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Posted on in Car Accidents

Rear-end collisions are some of the most common on the road. Far too often, though, it's confusing to recognize who is liable in a rear-end collision. You should know that there are numerous situations that can change liability, but if you suffer an injury, it's best to know against whom you are taking legal action.

In a Regular Rear-End Collision

In any rear-end collision, multiple people may hold a level of fault. When you suffer an injury, it's easy to start pointing fingers, but you should know the different situations that can lead to your harm and how to hold the following accountable.

  • The driver in the back: If the driver behind you is texting, speeding, or otherwise negligent when they crash into you, they are responsible for your damages.
  • A manufacturing company: Sometimes, the driver in the back may claim brake failure or other problems that could lead to a product liability claim.
  • The driver in the front: If you're driving and the driver in front of you is distracted when he or she slams on their brakes giving you no time to stop, it could impact liability.

In a 3-Vehicle Rear-End Crash

Some crashes can involve more than two vehicles. For instance, a rear-end crash can be a chain reaction with each vehicle following the other too closely, making it difficult to stop in time. In many situations, it can become challenging to determine liability, especially if the driver behind you does stop, but the driver behind him or her doesn't stop and causes the car behind you to strike your vehicle.

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There are several things that you need to do after a car accident. When you're dealing with the physical and emotional toll of the accident, it can be easy to overlook some of the most important steps that help protect your rights.

One of the most important things you need to do is report the car accident to your insurance provider. However, you must also act quickly to call the insurance despite having specific timelines that allow for you to wait some time before reporting or filing a claim or lawsuit.

Texas Law

In Texas, when there's a crash where there's no police investigation and the accident results in injury, death, or $1,000 or more in property damage, you must report the accident within 10 days. When filing a claim or lawsuit, you must file your claim within two years of the accident date, but you must work quickly to report it.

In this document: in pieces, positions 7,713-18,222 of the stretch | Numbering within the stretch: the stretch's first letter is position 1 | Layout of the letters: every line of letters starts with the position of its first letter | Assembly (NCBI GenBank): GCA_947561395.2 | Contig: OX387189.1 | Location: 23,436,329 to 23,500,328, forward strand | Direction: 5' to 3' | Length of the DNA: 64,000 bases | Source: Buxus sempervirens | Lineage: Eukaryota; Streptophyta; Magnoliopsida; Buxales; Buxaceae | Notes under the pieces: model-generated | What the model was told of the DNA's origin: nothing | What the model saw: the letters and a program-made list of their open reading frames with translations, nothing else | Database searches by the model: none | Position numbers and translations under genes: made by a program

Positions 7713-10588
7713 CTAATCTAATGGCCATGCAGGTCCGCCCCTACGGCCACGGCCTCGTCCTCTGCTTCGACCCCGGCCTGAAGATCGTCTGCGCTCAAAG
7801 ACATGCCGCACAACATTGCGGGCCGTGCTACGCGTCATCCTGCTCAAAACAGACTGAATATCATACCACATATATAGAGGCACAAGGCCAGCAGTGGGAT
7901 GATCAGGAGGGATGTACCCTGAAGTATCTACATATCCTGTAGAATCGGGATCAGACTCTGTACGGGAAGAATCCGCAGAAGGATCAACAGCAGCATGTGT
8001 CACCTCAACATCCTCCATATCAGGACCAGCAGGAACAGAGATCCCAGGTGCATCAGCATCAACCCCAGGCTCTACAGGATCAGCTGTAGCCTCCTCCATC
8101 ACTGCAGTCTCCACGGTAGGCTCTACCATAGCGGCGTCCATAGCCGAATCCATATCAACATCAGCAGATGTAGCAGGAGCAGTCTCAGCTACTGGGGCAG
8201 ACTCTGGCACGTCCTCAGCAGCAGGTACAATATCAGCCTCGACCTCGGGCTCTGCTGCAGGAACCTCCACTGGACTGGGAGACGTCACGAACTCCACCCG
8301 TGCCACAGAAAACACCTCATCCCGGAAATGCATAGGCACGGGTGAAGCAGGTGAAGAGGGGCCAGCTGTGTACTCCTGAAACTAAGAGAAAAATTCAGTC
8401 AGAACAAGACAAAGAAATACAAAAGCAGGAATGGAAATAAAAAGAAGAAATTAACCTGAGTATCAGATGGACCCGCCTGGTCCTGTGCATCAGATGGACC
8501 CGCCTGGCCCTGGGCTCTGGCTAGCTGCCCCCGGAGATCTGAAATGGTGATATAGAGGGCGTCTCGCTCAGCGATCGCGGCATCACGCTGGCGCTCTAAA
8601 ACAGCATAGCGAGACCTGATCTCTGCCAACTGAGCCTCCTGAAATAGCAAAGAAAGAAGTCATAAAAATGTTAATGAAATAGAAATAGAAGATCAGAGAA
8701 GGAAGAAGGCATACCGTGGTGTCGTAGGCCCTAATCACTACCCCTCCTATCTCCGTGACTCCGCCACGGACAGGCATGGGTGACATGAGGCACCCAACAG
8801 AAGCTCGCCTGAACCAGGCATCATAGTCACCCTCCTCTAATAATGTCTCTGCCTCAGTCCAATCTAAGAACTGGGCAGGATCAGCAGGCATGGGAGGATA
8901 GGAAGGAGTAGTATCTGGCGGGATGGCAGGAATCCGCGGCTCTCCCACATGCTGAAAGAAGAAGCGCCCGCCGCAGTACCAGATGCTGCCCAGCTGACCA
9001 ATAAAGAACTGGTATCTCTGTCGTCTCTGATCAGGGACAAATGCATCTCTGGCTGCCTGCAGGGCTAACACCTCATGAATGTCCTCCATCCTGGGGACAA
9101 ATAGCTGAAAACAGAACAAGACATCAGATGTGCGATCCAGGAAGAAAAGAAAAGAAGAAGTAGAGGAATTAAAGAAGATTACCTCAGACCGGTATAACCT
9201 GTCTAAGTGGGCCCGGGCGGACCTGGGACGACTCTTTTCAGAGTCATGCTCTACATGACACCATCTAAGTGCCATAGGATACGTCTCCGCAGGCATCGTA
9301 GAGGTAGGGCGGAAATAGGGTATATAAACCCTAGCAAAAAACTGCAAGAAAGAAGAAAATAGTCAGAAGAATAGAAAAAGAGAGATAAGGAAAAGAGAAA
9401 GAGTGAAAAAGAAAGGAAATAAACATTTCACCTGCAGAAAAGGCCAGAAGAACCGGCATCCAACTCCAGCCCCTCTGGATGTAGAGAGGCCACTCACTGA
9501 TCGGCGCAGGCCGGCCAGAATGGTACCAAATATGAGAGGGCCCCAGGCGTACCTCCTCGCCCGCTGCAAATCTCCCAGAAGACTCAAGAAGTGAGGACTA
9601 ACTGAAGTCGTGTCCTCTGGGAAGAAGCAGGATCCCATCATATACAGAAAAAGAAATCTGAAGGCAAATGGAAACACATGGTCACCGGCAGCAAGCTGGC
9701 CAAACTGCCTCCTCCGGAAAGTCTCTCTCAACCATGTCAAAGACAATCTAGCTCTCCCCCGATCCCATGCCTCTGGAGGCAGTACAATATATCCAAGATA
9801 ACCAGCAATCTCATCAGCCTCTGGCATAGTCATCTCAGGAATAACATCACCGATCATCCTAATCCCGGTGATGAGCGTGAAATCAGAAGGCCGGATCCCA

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As a worker, you may have many questions when you suffer an injury on the job. Unfortunately, one of the many questions you may have is if you have to use your paid time off for the time you miss following your work injury.

While you should think that you wouldn't have to use your own PTO for time you miss from work with an injury, there are some situations that can make this possible. Here's what you need to know about filing a workers' compensation claim and how you may have to use your own PTO after a work injury.

Insurance Companies Sometimes Delay Claims

If the workers' compensation insurance provider is not quick to make a decision regarding your benefits, you may not be able to receive time off through your coverage. Even if your injury makes it so you're unable to work, insurance companies are still looking out for their profits, and they're not always willing to provide compensation when you need it.

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History tells us that holidays are often more dangerous for drivers for a number of different reasons. Negligence is often more prevalent during these times of the year, and all those on the road are put in harm's way. If you're driving on the road for the upcoming holiday season or any holiday, it helps to recognize what dangers exist, when are the worst times to drive, and your rights if you suffer an accident.

Call our firm today at 361-698-7600 to discuss your potential claim.

Dangers Around All Holidays

We know that holidays are often most dangerous because of the increase in drunk driving, late night driving, and other issues. Some of the signs you should look for include swerving, speeding up and slowing down, erratic braking, and driving without headlights at night.

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When you need to recover workers' compensation benefits, it helps to have a firm understanding of the process, what to expect in the process, and how to move forward. Asking questions can be one of the most important things you do. Thankfully, with the right team on your side, you can get the answers you need to give you peace of mind.

At The Edwards Law Firm, we're committed to giving you the answers you need. Because of this, we work hard whenever you need us. Below, we've answered some of the more common questions we receive, giving you confidence in choosing us to represent you in your pursuit of benefits when you need them most.

Here are 7 questions you should ask when pursuing workers' comp benefits:

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